The 148bhp diesel can also be specified with four-wheel-drive and the automatic gearbox instead of front-wheel-drive and a six-speed manual. A manual and two-wheel-drive is your only option if you must have the 1.5-litre petrol.
Trim levels start at SE and rise through SE Technology and Xcellence to range-topping Xcellence Lux.
As is often the way, the middle trim offer the strongest value in terms of balancing comfort and luxury with price.
On-the-road list prices start at £28,550 for a 1.5-litre SE, with an SE Technology with the same drivetrain adding £1,030. A further £1,060 gets you into a 1.5-litre Xcellence, with a fully-loaded 1.5-litre Xcellence Lux priced at £32,400.
An SE with the 2.0-litre 148bhp diesel is £30,025. The most expensive Tarraco - an Xcellence Lux with the 187bhp petrol engine, four-wheel-drive and double-clutch automatic gearbox - is £38,305.
I suspect the sweet spot of the range is a 148bhp diesel Xcellence, at £32,115.
Whichever version you go for, the Tarraco is a car that I have no hesitation in recommending.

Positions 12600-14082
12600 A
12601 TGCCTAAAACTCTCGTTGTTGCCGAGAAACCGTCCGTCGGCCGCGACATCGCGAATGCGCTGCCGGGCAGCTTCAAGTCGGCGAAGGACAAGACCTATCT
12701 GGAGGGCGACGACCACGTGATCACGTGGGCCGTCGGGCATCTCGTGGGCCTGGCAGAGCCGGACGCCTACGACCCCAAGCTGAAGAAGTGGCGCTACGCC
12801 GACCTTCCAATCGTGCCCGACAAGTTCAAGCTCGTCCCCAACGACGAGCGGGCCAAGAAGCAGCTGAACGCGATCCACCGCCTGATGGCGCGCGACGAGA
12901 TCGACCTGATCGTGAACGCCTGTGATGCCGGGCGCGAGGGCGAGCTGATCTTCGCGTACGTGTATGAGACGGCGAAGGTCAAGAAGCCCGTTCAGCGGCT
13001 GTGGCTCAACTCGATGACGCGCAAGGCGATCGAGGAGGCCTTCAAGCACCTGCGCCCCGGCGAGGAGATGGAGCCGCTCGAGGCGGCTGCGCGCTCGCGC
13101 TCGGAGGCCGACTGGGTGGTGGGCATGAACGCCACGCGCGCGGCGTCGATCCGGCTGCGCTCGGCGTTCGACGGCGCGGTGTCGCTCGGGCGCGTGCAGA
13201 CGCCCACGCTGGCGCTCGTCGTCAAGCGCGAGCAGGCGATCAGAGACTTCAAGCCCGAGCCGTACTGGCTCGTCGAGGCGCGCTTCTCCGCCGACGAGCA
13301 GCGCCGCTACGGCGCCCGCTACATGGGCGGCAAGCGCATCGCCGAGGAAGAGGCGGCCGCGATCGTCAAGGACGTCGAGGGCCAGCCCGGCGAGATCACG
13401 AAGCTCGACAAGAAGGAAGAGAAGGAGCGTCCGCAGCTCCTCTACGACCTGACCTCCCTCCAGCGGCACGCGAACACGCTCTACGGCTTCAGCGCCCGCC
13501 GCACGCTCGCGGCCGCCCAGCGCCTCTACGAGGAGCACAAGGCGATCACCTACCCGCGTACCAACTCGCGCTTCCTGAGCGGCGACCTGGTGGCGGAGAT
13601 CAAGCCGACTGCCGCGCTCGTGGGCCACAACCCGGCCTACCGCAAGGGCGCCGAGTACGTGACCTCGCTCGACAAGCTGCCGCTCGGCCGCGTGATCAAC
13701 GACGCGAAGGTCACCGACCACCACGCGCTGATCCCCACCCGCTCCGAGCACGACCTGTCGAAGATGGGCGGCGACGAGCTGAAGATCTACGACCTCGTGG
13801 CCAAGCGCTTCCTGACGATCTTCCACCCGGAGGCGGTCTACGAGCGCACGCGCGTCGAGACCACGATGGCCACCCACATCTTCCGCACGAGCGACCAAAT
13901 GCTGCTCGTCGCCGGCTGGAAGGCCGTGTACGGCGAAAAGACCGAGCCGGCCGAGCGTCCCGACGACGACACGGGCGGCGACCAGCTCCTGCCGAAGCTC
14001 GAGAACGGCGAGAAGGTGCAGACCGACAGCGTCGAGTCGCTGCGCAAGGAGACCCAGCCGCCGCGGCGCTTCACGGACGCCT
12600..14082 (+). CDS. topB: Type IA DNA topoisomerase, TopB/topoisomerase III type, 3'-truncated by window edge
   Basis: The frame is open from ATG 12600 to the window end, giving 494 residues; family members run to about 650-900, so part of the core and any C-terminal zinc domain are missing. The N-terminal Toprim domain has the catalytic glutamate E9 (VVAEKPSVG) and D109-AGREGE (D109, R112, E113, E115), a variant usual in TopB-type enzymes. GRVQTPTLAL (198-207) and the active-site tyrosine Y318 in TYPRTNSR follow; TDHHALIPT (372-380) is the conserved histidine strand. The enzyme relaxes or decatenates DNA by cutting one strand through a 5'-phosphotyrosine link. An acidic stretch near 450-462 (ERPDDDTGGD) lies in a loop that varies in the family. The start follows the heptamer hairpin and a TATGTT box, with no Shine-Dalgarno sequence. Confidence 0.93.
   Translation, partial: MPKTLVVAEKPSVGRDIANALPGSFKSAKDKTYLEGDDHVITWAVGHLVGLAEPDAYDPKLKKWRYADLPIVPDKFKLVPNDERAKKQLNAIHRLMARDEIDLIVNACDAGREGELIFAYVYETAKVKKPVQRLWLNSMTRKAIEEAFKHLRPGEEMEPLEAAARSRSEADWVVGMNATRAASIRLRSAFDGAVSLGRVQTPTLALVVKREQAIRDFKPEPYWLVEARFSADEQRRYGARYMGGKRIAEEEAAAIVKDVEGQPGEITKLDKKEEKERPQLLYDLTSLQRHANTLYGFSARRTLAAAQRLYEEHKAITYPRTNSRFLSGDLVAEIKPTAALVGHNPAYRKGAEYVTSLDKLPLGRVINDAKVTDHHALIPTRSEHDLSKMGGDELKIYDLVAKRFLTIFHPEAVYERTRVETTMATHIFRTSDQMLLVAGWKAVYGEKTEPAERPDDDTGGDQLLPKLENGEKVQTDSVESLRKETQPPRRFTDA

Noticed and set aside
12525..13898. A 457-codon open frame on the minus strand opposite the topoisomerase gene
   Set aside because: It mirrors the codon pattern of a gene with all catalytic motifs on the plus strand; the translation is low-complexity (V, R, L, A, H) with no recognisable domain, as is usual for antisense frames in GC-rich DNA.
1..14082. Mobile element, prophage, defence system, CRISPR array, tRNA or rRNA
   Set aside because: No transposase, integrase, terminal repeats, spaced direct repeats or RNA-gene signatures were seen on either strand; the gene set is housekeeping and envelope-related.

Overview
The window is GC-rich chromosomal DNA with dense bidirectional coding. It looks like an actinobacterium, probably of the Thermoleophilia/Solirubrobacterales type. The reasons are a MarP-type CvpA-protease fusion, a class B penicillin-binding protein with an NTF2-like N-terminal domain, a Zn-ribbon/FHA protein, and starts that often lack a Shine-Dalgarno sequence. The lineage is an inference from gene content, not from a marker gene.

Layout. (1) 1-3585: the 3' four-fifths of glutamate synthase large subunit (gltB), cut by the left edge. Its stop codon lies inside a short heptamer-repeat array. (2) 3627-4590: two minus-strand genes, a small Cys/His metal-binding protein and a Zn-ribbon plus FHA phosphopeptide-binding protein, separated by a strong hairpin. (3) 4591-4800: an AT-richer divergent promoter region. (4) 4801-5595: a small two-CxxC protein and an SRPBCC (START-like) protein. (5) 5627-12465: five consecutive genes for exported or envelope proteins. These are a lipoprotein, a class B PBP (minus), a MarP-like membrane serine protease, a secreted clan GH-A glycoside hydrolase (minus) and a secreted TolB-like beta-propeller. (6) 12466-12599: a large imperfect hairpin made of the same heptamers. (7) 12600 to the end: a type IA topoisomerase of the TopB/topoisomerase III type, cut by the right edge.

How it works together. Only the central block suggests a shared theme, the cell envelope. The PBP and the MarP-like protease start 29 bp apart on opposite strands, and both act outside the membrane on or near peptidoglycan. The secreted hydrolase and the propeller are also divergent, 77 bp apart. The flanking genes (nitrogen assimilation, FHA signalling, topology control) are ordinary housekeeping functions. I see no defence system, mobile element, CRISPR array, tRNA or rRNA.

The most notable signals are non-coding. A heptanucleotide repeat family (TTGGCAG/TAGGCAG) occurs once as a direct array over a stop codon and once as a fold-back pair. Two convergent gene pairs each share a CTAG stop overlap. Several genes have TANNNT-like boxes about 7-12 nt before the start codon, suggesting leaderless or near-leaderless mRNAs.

The seven-seat family SUV market is burgeoning, but the big Seat stands out for its style, practicality and likeability. It's well priced too.
In fact, it's such a competent and effective machine that it rather begs the question why anyone would buy something like an Audi Q7.
AT A GLANCE
Seat Tarraco 1.5 Xcellence
Engine and transmission: 1.5-litre four-cylinder petrol turbo, six-speed manual gearbox, front-wheel-drive; 148bhp, 184lb.ft
Performance: Top speed 125mph, 0-62mph in 9.7 seconds
Fuel consumption and CO2: 36.7mpg (combined, WLTP), 34.0mpg (real world), 152g/km
Car tax: £530 in first year, then £145 annually
Benefit in kind: 34 per cent
Euro Ncap safety rating: Five stars (97/84/79/79), 2019